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Trivial stuff about learning

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  • David_Augusto_Villa
    wizard_of_frozzbozz wrote: > one has to consider more factors then just the > volume of material the software is able to > learn . One
    Message 1 of 1398 , Oct 28, 1999
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      wizard_of_frozzbozz wrote:<br><br>> one has to
      consider more factors then just the<br>> volume of
      material the software is able to<br>> "learn". One must
      also consider can the software<br>> "use" this
      "knowledge" in a meaningful way<br><br>I think this is an
      excellent response. Learning isn't just remembering
      everything you've run across; it's recognizing patterns and
      applying those patterns to other problems.<br><br>Let me
      give a stupid example. We could try to have a system
      learn elementary algebra by storing all of the problems
      and answers it sees. So if you ask it again what x is
      if 5-x=3 it will tell you 2, but it wouldn't
      necessarily be able to figure out what x is if x-3=2. And
      even if the answer is somewhere in the database, it
      might take some time to find it.<br><br>Of course this
      is an incredibly naive approach. But it's difficult
      not to place a bound on what a program can learn.
      Just because a program can solve for x in linear
      equations doesn't mean it can solve problems with absolute
      values, or with quadratics, or whatever the next step may
      be.<br><br>Mathematica may do a better job at solving equations, but its
      extensive collection of techniques was not aquired through
      learning. A program which can figure out how to solve even
      simple algebraic equations would be much more
      interesting, since the technique could be applied to more
      complex problems.<br><br>But this is an open question.
      Even with state of the art AI, to get a program to
      develop algroithms you have to hand-feed it: you have to
      structure the enviornment so that it will inevitably run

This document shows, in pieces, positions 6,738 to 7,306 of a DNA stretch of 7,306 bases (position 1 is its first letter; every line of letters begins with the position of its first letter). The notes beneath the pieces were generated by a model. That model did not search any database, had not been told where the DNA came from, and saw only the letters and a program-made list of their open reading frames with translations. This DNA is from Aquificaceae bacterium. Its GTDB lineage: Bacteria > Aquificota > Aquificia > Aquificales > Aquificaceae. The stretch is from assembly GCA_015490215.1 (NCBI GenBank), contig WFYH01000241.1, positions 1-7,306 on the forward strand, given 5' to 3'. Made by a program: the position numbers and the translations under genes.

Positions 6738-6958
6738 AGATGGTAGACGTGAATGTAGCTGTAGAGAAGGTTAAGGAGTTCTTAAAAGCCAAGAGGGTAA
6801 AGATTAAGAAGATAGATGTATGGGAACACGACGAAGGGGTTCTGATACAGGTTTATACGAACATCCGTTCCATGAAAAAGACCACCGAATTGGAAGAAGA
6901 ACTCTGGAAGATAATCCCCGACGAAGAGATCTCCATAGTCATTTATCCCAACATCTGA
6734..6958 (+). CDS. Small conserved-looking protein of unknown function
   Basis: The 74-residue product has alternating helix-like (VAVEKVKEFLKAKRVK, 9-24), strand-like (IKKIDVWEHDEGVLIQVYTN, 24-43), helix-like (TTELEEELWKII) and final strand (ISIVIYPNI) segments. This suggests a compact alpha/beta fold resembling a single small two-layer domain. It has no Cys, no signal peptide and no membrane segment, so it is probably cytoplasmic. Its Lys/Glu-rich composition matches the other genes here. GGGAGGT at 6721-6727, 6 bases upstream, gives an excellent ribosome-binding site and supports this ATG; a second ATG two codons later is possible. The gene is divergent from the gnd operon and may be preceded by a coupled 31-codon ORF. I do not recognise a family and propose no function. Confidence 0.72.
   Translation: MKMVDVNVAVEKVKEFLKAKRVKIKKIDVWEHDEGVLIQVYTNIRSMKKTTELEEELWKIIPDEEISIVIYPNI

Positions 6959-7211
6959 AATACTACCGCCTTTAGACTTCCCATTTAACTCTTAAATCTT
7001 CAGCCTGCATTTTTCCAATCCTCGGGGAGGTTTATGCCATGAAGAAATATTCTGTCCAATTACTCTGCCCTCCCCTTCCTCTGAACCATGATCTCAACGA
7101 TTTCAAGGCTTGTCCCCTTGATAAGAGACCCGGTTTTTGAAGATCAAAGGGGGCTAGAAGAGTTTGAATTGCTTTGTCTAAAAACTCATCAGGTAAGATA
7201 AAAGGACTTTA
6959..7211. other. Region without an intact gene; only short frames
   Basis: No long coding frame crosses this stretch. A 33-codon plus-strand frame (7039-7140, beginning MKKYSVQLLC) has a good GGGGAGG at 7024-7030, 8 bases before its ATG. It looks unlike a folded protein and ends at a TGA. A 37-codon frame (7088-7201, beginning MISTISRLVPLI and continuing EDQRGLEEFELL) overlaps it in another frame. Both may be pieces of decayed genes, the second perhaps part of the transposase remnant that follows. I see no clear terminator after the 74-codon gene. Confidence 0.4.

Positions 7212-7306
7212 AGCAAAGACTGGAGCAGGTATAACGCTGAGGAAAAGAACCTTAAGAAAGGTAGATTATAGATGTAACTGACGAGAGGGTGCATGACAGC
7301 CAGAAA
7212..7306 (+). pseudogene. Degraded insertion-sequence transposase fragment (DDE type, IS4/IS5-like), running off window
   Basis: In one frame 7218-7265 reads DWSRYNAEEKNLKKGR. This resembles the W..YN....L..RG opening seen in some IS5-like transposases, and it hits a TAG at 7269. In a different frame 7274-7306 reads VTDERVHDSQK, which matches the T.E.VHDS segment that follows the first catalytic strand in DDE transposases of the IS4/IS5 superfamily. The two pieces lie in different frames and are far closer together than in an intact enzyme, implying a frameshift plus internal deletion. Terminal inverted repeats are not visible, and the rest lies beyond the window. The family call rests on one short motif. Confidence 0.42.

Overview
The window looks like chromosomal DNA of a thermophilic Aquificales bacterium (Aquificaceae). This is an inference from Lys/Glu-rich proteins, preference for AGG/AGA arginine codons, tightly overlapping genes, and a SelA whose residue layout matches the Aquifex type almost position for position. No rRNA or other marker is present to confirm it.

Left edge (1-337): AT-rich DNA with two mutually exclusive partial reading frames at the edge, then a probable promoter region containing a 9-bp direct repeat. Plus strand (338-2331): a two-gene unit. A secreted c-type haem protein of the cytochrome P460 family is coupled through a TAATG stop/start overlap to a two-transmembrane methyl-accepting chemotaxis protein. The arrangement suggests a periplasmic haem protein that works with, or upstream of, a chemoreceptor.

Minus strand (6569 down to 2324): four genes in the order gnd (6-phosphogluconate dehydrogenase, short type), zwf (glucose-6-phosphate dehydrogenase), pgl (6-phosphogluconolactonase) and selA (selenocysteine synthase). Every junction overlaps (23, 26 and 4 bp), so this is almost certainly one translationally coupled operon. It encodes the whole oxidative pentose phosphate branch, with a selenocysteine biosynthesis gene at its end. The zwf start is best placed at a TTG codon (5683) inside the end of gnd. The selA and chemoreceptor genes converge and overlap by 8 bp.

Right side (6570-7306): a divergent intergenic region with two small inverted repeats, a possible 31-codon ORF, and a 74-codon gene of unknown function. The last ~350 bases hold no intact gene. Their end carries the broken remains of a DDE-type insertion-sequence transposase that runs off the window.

across a solution. That is to say, no one really knows
      how to make a program intelligent.<br><br>> Also,
      it should be able in some way to link<br>> topics
      that are seemingly unrealated.<br><br>It's difficult
      enough to link topics that are seemingly trivially
      related. Addition of integers and addition of rational
      numbers technically overloads the addition operator. In
      fact, in a strict sense, integers are not rational: we
      establish a surjective function from the integers to the
      rationals by dividing by one. But this function is so
      intuitive that no mathematician would argue the fact that
      42 is rational.<br><br>Of course there are more
      complex examples. What is the factorial of 3.5, if that
      even makes sense? What is the measure of a dense
      subset of the unit interval which has no interior
      points? The solutions to these sorts of problems aren't
      intuitive enough to overload operators in practice, but
      there are clearly still conceptual
      connections.<br><br>-David Villa
    • smartxpark
      Hello, Have you succeeded ... God To Create Silicon
      Message 1398 of 1398 , Aug 19, 2005
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        Hello,

        Have you succeeded


        --- In artificialintelligencegroup@yahoogroups.com, Spider_Plant9 wrote:
        > The rosetta stone is a archeoliguist's dream come
        > true. The Stone was found in a place called rosetta
        > from what I remember but it helped solve the
        > hieroglyphics puzzle because on the stone was written the same
        > text in three languages Greek, Egytian, and Latin. We
        > knew both Greek and Latin. The egytian language though
        > unknown was also the same texts as the known languages.
        > So, using the other two languages we were able to
        > piece together egyptian.<br><br>Now, you can guess what
        > I'm going to do with the texts and languages I
        > collect. I'm going to create a computerized version of the
        > rosetta complete with the "thought" processes to use it
        > directly and extrapolate more words and
        > sentenses.<br><br>Spider_plant9<br>Archeology and the "Words of
        God"<br>To Create Silicon
        > Life<br>Anybody know of a set of standardized interpretations for
        > the Qur'an.
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